Is It More Difficult to Lose Weight When You Are Short?

taller and shorter women walk together

Is It More Difficult to Lose Weight When You Are Short?

Losing weight is difficult for most people, but some may have it harder due to a variety of factors, such as age, activity level, starting weight, sleep patterns, hormones, and yes, height. 

You may have heard that it is more difficult to lose weight when you are short, and if you are short, you may have experienced this firsthand. But is it truly more difficult to lose weight when you are short, or does it just seem that way because losing weight, in general, is hard?

So, is it harder for shorter people to lose weight?

a group of women stand together with yoga mats

It is true, shorter people have to consume fewer calories to lose weight than their taller friends when every other factor is equal. Sadly, even if you have the same activity level and same overall health as taller people, the taller people are going to be able to lose more weight while eating more. Due to having to eat fewer calories to lose weight, it can feel much more difficult. 

There is actually a science-backed reason for this. The more muscle you have, the faster your metabolism is and taller people were born with more muscle mass simply because of their height. Your basal metabolic rate (BMR), which determines how many calories your body burns at rest, is impacted by your lean muscle mass. So, the more lean muscle you have, the higher your BMR will be, and the more you are able to eat. 

Shorter people also have a harder time losing weight because, in general, they will have less weight to lose. The less weight you start with the harder it is to lose. Additionally, if you are splitting meals with taller people, those extra calories could work against you and not affect your friend. 

It gets a little bit more complicated than that

three friends run together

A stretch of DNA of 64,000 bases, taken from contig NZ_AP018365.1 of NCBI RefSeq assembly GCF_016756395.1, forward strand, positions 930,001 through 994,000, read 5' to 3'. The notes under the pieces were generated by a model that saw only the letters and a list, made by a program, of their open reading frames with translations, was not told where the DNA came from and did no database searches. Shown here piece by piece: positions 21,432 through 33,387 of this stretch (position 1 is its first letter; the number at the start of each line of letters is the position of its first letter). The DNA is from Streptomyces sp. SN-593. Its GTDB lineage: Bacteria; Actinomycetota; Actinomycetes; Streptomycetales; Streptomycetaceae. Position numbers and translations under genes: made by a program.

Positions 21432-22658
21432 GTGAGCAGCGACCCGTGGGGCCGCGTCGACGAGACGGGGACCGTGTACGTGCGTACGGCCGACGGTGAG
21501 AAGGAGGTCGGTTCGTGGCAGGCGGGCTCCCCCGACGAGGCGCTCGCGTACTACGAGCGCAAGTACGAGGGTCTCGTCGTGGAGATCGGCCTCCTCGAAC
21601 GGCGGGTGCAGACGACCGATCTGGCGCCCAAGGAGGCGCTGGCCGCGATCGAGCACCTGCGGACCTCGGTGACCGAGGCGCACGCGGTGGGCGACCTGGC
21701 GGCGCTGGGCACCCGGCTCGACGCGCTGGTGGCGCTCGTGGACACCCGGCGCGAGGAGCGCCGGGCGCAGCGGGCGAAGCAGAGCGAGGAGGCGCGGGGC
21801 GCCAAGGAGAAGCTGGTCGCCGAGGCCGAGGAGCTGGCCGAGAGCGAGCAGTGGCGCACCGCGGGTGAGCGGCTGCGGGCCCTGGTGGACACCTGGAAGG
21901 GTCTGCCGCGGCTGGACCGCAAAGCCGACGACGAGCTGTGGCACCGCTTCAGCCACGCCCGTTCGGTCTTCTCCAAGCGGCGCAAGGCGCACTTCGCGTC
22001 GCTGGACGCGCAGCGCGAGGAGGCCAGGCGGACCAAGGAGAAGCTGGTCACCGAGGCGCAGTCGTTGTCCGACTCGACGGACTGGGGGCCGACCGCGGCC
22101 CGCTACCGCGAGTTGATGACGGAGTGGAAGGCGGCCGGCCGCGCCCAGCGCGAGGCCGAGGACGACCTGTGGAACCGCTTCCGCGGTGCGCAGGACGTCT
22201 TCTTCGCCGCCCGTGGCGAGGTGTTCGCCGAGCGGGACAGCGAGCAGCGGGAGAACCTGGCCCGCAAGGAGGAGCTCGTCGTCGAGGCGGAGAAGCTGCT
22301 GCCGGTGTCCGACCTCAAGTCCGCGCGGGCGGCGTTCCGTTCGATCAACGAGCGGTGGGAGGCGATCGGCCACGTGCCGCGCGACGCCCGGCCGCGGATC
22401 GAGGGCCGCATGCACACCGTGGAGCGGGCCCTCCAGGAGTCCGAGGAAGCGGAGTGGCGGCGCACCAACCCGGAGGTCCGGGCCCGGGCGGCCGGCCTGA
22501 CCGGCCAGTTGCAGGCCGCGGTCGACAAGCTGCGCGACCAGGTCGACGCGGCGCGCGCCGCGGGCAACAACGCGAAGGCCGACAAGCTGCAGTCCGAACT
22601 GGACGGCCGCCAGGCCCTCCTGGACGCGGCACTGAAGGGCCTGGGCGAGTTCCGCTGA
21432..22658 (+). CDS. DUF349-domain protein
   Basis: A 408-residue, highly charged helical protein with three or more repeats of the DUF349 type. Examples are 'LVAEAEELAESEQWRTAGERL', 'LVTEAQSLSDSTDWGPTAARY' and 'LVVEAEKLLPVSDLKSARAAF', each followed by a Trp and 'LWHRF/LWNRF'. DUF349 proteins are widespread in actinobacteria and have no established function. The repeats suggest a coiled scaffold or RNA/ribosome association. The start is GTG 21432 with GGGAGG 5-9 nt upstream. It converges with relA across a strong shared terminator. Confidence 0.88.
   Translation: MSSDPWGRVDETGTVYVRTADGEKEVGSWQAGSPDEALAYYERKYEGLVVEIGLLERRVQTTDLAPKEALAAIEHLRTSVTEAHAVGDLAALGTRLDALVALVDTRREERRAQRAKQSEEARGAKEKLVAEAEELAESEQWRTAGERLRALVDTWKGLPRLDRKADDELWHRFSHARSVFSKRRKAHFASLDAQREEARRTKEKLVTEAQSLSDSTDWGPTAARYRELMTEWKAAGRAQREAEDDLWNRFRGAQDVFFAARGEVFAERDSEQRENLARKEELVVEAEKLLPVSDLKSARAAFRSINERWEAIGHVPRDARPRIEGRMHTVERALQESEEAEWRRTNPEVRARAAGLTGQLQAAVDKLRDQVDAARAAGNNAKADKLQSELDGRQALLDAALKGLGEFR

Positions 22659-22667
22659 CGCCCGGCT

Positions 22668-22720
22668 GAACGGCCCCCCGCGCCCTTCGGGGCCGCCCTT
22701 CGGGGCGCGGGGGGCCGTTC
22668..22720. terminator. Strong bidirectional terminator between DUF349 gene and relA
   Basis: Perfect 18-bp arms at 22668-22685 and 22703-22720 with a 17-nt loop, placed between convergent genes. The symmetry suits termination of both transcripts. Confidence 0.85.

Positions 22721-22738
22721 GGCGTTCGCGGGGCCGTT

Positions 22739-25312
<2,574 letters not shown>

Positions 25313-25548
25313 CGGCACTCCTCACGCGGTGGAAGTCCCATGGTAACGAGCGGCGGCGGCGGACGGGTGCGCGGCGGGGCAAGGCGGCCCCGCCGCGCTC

In general, shorter people have to consume less than taller people to lose weight. However, height is not the only factor that determines your calories burned for the day. Additional roles, such as sleep habits, exercise, genetics, dieting history, and hormonal health impact the number of calories you burn each day. 

While it is typical for shorter people to need to eat fewer calories than taller people, that is not always the case. For example, a shorter person with a higher percentage of lean body mass can probably consume the same number of calories as a taller person with less lean muscle mass and lose weight at a similar rate. 

Shorter people do have the advantage when it comes to exercising, which is one of the primary ways you can increase your metabolism. So while a shorter person has a lower calorie requirement, they will sometimes burn more doing the same exercise as a taller person. For example, if a shorter and taller person run a mile together, the shorter person has to take more steps and put in more effort to get through that mile. 

Tips and tricks for shorter people

man does a bicep curl

If you are on the shorter side and cannot seem to drop the extra weight, try these tips and tricks.

Chat with an expert

Get in contact with a registered dietitian or certified personal trainer before comparing your progress with that of your taller friend. The experts will help you put your goals into perspective while also giving you suggestions on how to maximize your BMR. 

Recognize your hunger cues

While someone shorter does not need to eat as much as someone taller, they also should not be as hungry. Recognize when you are truly hungry, not just bored or sad, and eat when your body tells you to. 

Lift weights

Lift weights to build as much lean muscle mass as you can, as it burns more calories. 

Figure out your calorie needs

Calculate your calorie needs with an online calculator, entering your height, weight, and activity level. The calculator is a rough estimate, so meet with an expert at Xperience Fitness to get a better sense of how many calories you should consume in a day or use that number as a rough guide.